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x0x Nature's gift: Yoghurt

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  • TRH
    [See the following for more: http://www.care2.com/channels/solutions/food/1392 http://www.gourmet.gr/recipes/turkish/show.asp?gid=1&nodeid=18&arid=6820
    Message 1 of 1 , Sep 3, 2005
      [See the following for more:
      http://www.ketisharif.com/recipes.html ]

      x0x Nature's gift: Yoghurt


      In order to survive in the wild, the first thing man had to do was
      find something to eat. Until the invention of agriculture, he hunted
      and eventually learned to domesticate animals. The sheep and the goat
      were the first, with roots going back to Central Asia. The sheep's
      suckling of her young led to the discovery of milk. Fragile in
      structure, milk begins to change the minute it is exposed to the air.

      Accelerated by bacteria peculiar to the climate of Central Asia and
      the Caucasus, fermentation turns the liquid
      into a solid. This chemical change produces the physical change that
      the Turks call `yoghurt'.

      Yoghurt is soft, smooth, and slightly sour in taste, refreshing to the
      produced from nature's own raw materials. As old as human history, it
      is perhaps the first example of food production.

      Yoghurt remains important today among the time-honored nutritional
      techniques of Central Asian, Middle Eastern and Anatolian societies.


      The first person to carry out scientific studies on yoghurt was
      Pasteur's assistant, the Russian biologist Metchnikoff, who discovered
      that it was the product of a chemical reaction caused by two bacteria,
      `Streptococcus thermopilus' and `Thermobacterium bulgaricum'. Yoghurt
      is made at home by adding a little old yoghurt to milk as a culture.

      According to the Larousse Gastronomique, however, the ancient Turks
      made their yoghurt by boiling milk and then storing it for 2-3 days in
      closed containers made of leather or clay. Again from Larousse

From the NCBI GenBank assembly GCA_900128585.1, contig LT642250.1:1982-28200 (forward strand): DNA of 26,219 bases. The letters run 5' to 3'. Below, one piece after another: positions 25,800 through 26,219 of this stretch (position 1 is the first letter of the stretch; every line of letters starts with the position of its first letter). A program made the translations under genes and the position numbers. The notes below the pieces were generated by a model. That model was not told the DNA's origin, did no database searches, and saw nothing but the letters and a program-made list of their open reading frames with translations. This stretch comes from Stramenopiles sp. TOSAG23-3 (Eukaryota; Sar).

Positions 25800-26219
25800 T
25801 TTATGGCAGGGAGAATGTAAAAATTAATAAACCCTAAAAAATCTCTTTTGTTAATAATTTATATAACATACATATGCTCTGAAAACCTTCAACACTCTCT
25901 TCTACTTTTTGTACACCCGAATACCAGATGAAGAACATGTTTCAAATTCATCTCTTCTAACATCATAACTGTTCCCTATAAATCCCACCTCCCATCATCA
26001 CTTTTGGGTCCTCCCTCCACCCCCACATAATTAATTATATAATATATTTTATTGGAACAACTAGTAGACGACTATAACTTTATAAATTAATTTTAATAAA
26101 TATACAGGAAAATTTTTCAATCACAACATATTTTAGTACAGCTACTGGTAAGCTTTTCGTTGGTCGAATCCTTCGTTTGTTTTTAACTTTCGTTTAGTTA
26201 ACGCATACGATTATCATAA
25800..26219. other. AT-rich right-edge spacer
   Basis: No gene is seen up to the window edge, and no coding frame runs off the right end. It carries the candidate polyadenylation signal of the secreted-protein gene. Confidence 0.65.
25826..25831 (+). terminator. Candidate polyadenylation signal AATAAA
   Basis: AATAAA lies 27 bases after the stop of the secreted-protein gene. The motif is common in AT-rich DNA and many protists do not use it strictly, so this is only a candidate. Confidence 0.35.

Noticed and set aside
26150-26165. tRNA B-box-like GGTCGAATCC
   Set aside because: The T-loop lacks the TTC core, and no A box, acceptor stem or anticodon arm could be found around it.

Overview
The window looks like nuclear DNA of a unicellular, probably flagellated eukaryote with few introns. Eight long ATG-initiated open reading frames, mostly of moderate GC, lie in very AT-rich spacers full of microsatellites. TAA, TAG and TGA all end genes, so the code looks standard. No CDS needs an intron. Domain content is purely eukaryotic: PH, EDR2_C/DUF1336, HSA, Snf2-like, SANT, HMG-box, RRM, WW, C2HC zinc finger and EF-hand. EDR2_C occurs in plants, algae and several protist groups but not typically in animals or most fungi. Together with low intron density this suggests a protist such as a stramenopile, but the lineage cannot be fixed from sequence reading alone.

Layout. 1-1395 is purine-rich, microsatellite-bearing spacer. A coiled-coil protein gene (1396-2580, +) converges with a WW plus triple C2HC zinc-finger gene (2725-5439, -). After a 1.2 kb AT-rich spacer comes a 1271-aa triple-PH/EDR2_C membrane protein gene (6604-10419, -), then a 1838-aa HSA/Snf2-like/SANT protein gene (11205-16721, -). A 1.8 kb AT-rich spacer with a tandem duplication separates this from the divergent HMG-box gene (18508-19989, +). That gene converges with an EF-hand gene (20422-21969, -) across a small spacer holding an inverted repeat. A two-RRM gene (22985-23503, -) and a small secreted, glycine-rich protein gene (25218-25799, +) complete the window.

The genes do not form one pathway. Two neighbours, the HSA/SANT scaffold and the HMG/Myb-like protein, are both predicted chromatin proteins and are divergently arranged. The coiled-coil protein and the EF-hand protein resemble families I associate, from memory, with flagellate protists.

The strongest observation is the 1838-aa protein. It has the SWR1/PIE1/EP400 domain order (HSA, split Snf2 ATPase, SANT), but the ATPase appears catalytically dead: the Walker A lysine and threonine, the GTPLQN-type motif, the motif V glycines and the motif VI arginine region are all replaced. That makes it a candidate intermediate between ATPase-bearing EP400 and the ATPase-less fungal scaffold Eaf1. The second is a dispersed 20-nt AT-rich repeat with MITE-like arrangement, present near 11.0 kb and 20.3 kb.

Gastronomique we learn that yoghurt first arrived in France in the
      time of Francois I. During the Ottoman period an Istanbul Jewish
      doctor is known to have used yoghurt to treat this French king's
      intestinal complaint and to have returned to Istanbul without
      divulging the secret formula. Yoghurt is not only rich in vitamin B,
      protein and calcium, it is also easy to digest. Medically, it is
      believed to be very useful for promoting development of the flora
      needed by the intestines. Although yoghurt spread throughout the
      world, more precisely to the West, thanks to
      the First World War, it has still not caught on in western cuisine.


      Yoghurt is an integral part of everyday life in Anatolia. Under the
      conditions of nomadic life, the Turks developed yoghurt into a virtual
      fast food. Techniques for drying yoghurt to a powder, for example,
      storing it in cloth bags and reconstituting
      it with water when needed were passed from nomadic to sedentary

      The best of example of this is tarhana, the world's first soup mix,
      which was made in Anatolia. Tarhana arose from the need to be able to
      preserve yoghurt. Tarhana soup is believed to have originated from a
      process of reducing wheat to flour and mixing it with milk in the form
      of yoghurt and then drying it to a powder that could be stored for
      years. There are an estimated 150 varieties of this soup in Anatolia.


      Turks use yoghurt in the preparation of hot soups and other dishes. In
      fact, yoghurt separates when heated. But this can be prevented by
      mixing it with a little egg white or yolk or a small amount of
      cornstarch. As well as aiding digestion, the yoghurt used in hot
      dishes leaves a refreshing taste on the palate, unlike the cream used
      in the West, which is very filling. Gaziantep specialties like
      yuvalama, alinazik, siveydiz and garlic soup all testify to the
      miracle that the addition of yoghurt can work.


      Several varieties of yoghurt are encountered in Anatolia. Among them I
      would only like to describe the `burnt yoghurt' peculiar to the
      Denizli region, which has an extraordinary smoky flavor. The producer,
      Tekin Bey, describes the making of this yoghurt as follows: "Pour some
      milk into a copper kettle and heat very hot.

      To this burnt milk, add the milk that is to be made into yoghurt and
      boil. When it reaches 41 degrees, the culture will `work'. Remove from
      the heat and wait for the yoghurt to form." The smoky taste produced
      by burning the milk is, to my mind, an extraordinary gastronomic

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